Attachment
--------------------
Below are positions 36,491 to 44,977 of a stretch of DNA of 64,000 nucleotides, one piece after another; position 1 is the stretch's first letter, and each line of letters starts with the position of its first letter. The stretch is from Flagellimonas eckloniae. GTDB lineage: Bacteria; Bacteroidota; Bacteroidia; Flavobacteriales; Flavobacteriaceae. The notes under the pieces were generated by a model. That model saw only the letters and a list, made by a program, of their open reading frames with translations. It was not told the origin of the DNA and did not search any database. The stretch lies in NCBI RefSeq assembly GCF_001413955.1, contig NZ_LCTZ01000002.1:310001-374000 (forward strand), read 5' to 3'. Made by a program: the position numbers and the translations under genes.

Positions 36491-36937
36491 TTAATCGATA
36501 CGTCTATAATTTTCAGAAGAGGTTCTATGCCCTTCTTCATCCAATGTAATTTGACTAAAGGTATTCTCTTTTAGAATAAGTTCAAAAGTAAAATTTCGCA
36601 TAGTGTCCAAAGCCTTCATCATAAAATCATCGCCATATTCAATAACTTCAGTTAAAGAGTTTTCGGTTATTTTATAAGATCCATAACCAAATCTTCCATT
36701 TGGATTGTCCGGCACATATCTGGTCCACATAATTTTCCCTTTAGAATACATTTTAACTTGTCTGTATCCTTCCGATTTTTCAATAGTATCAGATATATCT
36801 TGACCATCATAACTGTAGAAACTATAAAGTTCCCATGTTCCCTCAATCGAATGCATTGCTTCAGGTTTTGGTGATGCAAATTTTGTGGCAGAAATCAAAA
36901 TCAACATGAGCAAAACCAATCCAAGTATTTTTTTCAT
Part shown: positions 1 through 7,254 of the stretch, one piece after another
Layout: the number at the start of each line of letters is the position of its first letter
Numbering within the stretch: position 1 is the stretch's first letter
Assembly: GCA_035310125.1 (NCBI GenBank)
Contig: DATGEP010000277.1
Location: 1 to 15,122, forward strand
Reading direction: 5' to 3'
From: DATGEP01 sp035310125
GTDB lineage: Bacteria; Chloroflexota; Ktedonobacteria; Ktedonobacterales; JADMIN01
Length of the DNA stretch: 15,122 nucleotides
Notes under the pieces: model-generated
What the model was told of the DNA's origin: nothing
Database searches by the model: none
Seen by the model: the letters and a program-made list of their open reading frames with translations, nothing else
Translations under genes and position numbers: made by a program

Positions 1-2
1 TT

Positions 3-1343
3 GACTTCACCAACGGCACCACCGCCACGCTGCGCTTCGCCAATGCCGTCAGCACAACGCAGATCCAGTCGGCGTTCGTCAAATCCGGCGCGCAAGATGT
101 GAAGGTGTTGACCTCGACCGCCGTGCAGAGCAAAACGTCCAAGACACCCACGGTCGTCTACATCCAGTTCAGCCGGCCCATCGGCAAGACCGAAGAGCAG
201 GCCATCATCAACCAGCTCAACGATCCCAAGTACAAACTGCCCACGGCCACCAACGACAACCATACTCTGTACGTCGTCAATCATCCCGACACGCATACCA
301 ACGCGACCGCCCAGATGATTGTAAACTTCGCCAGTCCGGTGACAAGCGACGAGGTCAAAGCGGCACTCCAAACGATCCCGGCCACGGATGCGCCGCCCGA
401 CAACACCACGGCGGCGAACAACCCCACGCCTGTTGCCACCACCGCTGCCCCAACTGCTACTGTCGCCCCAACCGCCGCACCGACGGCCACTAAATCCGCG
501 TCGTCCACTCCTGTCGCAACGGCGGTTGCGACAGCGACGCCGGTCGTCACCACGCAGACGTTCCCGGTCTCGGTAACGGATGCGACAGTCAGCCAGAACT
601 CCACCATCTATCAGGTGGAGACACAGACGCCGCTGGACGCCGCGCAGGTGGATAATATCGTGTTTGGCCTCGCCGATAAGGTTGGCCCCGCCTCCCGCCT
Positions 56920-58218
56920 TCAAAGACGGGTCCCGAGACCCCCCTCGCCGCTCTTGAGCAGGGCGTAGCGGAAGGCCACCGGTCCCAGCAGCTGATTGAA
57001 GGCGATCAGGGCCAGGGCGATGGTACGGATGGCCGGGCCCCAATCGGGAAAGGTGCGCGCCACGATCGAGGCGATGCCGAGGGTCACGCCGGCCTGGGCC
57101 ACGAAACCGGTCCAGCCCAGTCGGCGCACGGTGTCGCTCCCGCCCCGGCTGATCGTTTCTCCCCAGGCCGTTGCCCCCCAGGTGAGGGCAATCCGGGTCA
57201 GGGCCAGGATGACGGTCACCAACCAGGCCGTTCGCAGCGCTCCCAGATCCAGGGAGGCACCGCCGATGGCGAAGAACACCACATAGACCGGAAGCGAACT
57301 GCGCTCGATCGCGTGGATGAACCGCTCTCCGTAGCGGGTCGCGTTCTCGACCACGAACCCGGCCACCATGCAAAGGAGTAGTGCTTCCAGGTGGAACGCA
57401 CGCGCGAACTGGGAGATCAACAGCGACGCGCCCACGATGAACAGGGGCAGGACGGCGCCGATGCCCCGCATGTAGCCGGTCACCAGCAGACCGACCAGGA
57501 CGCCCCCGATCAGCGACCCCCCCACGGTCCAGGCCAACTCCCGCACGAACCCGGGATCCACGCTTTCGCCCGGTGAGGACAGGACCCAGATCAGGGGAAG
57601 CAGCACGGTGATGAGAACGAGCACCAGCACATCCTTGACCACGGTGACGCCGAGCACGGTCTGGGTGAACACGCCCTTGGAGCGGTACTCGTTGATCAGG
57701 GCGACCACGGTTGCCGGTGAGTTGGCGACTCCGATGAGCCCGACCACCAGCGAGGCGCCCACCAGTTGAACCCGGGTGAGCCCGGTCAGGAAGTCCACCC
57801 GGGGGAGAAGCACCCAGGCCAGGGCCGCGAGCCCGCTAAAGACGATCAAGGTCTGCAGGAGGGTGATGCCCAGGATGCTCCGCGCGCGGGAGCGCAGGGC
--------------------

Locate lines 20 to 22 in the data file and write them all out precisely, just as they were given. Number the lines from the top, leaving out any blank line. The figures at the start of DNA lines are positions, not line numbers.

What the model was told of the DNA's origin: nothing
Database searches by the model: none
Seen by the model: the letters and a program-made list of their open reading frames with translations, nothing else